(Easy opportunity for puns there! There’s a reward for anyone who can make the best one)
I hope you had an excellent weekend and found time to meditate on the next writing assignment “Ghost Town”. Those preparatory questions are an excellent way to begin such a meditation. Feel free to use your 600 words as creatively as you like!
Thank you to those of you who have already commented on the last blog post. Your observations were great! A lot of you picked up on the clichéd nature of the language choices and were able to pick up the features they had in common with our class discussions. On the subject of clichés, here is a fun article where you can test your knowledge of literary clichés: http://www.npr.org/templates/story/story.php?storyId=103376025
By now, we’ve all finished the Common Exercise on Bill Bryson. I thought that I would give you some further examples from his oeuvre (a fancy French word for “Body of Work”) of travel writing. Since we are beginning our journey into English Language studies, it seemed appropriate to begin with travel writing about the small country from whence cometh this language. This extract are is taken from Bill Bryon’s travel book about Britain: Notes from a Small Island (1995).
“I do find London exciting. Much as I hate to agree with that tedious old git Samuel Johnson, and despite the pompous imbecility of his famous remark about when a man is tired of London he is tired of life…I can’t dispute it […] After seven years of living in the country in the sort of place where a dead cow draws a crowd, London can seem a bit dazzling.
I can never understand why Londoners fail to see that they live in the most wonderful city in the world. It is far more beautiful and interesting than Paris, if you ask me, and more lively than anywhere but New York – and even New York can’t touch it in lots of important ways. It has more history, finer parks, a livelier and more varied press, better theatres, more numerous orchestras and museums, leafier squares, safer streets, and more courteous inhabitants than any other large city in the world” (Bryson 46).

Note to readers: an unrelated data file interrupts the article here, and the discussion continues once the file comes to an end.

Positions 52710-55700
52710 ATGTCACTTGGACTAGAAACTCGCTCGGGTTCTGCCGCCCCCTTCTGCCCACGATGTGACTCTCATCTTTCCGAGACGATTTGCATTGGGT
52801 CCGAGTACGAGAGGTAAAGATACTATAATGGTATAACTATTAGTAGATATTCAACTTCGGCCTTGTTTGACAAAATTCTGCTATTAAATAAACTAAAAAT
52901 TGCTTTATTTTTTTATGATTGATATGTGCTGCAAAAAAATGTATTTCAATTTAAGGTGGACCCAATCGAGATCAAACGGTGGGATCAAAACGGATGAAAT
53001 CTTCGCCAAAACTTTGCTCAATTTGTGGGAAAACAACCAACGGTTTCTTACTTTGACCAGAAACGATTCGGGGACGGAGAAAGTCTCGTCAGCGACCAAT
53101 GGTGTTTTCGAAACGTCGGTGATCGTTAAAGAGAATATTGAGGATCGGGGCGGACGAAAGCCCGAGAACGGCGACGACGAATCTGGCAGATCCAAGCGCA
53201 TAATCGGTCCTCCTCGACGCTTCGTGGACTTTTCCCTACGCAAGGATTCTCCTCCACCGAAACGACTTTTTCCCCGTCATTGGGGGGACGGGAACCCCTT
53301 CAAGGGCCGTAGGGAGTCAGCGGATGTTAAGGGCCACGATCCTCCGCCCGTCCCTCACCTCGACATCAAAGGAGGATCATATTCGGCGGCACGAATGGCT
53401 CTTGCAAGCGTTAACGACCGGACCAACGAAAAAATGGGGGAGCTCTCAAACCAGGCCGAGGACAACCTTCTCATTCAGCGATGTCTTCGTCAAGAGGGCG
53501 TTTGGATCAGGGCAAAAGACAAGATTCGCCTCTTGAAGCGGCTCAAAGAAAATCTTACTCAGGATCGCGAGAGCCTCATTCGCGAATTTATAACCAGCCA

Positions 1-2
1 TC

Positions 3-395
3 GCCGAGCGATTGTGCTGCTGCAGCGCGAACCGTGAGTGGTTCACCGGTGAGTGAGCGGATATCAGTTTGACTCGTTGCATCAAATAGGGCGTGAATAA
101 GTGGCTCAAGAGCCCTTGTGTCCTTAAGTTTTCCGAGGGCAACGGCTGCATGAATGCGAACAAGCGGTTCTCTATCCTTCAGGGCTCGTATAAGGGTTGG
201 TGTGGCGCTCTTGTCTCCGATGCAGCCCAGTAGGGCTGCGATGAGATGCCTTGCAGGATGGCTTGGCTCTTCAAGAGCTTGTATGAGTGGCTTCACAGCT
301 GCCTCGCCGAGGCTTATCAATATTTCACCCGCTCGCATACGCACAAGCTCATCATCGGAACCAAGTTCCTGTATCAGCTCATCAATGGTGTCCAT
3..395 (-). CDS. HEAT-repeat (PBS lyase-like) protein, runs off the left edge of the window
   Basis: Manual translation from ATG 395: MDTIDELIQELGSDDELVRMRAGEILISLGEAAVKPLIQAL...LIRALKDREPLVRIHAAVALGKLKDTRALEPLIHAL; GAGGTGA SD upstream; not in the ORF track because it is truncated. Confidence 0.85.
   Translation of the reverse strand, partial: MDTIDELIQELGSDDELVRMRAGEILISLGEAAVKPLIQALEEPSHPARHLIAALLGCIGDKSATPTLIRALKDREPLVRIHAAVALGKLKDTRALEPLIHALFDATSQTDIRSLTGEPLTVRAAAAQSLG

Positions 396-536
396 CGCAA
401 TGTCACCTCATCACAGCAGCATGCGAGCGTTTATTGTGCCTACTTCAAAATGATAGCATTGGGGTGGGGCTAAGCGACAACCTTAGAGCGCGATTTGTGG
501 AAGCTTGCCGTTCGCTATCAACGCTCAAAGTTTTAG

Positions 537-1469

This extract is from A Walk in the Woods (1997), in which Bryson, at the age of 44, decides to hike the 2200 km Appalachian Trail:
“So I decided to do it. More rashly, I announced my intention – told friends and neighbours, confidently informed my publisher, made it common knowledge among those who knew me. Then I bought some books and talked to people who had done the trail in whole or in part and came gradually to realise that this was way beyond – way beyond – anything I had attempted before.
Nearly everyone I talked to had some gruesome story involving a guileless acquaintance who had gone off hiking the trail with high hopes and new boots and come stumbling back two days later with a bobcat attached to his head or dripping blood from an armless sleeve and whispering “Bear!” in a hoarse voice, before sinking into a troubled unconscious.
The woods were full of peril – rattlesnakes and water moccasins and nests of copperheads; bobcats, bears, coyotes, wolves and wild boar; loony hillbillies destabilised by gross quantities of impure corn liquor and generations of profoundly unbiblical sex; rabies-crazed skunks, raccoons and squirrels; merciless fire ants and ravening blackfly; poison ivy, poison sumac, poison salamanders; even a scattering of moose lethally deranged by a parasitic worm that burrows a nest in their brains and befuddles them into chasing hapless hikers through remote, sunny meadows and into glacial lakes” (Bryson 13).
So now you have three examples of written language from the same author! Can you start to see different elements that are common to all three passages?
What can you say of his tone? If you had to venture an opinion on Bill Bryson’s favourite figure of speech, what would you say?
I look forward to hearing your thoughts!